Background: The temporal pattern in mortality from late second malignant neoplasms in solid childhood cancer survivors, according to the type of treatment, has not been investigated in detail.
Methods: We studied 4,230 5-year survivors of solid childhood cancer diagnosed between 1942 and 1986 in France and the United Kingdom. Complete clinical, chemotherapy, and radiotherapy data were recorded and the integral radiation dose was estimated for 2,701 of the 2,948 patients who had received radiotherapy.
Results: After a median follow-up of 28 years, 134 fatal events were due to second malignancies, compared with the 13.3 expected from the general France-UK population rates. The standardized mortality ratio was of a similar magnitude after radiotherapy alone and chemotherapy alone and higher after both treatments. The standardized mortality ratio decreased with follow-up, whereas the absolute excess risk increased significantly over a period of at least 25 years after the first cancer. This temporal pattern was similar after chemotherapy alone, radiotherapy alone, or both treatments. We observed a similar long-term temporal pattern among survivors who had died of a second malignant neoplasm of the gastrointestinal tract and breast. Survivors who had received a higher integral radiation dose during radiotherapy were at a particularly high risk, as well as those who had received alkylating agents and epipodophyllotoxins.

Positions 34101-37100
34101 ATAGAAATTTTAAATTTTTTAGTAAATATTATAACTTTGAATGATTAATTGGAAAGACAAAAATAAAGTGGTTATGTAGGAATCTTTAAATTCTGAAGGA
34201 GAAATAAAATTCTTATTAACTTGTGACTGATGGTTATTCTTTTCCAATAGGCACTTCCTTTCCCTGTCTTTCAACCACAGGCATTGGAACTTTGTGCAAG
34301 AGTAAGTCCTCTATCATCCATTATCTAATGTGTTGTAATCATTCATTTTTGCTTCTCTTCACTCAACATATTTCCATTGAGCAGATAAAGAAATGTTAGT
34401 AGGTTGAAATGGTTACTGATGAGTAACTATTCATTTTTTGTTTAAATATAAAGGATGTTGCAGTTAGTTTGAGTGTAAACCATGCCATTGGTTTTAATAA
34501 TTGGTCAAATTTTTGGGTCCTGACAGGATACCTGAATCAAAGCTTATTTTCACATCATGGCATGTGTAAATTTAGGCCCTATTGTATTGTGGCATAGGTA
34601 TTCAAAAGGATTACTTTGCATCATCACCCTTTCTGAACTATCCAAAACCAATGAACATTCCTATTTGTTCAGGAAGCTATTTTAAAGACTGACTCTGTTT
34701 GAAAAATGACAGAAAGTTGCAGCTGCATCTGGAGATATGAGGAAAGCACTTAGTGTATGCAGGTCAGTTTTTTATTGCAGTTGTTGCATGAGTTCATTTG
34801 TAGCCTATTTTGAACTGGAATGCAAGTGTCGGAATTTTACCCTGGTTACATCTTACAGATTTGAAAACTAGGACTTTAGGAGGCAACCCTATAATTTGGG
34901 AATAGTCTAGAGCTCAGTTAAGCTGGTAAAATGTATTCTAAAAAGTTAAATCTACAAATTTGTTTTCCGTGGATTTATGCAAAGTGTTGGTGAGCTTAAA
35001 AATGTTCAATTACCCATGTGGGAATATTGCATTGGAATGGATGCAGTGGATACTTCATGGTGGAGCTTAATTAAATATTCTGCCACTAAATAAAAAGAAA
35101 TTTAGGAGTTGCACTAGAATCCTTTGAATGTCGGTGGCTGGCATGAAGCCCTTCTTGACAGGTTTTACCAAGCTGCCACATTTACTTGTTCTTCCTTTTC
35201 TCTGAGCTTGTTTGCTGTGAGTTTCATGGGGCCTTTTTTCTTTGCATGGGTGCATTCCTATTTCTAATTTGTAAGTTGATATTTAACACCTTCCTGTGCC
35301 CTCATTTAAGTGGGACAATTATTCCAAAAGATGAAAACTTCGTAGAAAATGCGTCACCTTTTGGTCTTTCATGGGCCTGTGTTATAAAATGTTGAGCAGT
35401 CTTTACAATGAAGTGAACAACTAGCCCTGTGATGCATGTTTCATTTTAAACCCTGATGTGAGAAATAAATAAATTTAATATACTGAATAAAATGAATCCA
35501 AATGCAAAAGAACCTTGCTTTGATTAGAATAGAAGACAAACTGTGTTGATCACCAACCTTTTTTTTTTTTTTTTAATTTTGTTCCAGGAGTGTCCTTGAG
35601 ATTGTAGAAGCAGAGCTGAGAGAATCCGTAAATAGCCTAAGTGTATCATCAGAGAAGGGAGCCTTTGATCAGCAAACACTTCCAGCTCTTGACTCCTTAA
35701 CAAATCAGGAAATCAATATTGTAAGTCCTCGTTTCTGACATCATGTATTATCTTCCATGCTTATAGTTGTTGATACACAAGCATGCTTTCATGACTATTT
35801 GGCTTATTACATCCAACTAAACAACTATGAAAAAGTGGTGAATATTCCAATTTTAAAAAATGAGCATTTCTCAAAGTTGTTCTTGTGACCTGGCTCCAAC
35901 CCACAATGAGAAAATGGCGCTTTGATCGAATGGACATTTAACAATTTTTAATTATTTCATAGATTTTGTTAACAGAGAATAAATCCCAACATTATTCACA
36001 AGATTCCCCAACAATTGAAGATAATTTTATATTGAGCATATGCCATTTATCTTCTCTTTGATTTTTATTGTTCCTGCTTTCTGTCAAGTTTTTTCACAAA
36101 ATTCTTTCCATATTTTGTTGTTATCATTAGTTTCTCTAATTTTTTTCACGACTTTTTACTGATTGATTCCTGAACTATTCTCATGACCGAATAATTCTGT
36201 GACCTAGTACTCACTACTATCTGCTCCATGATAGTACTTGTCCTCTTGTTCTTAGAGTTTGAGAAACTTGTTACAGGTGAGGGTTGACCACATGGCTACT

Conclusions: Five-year survivors of childhood cancer run a high long-term mortality risk for all types of second malignant neoplasms whatever the treatment received and require careful long-term screening well beyond 25 years after the diagnosis.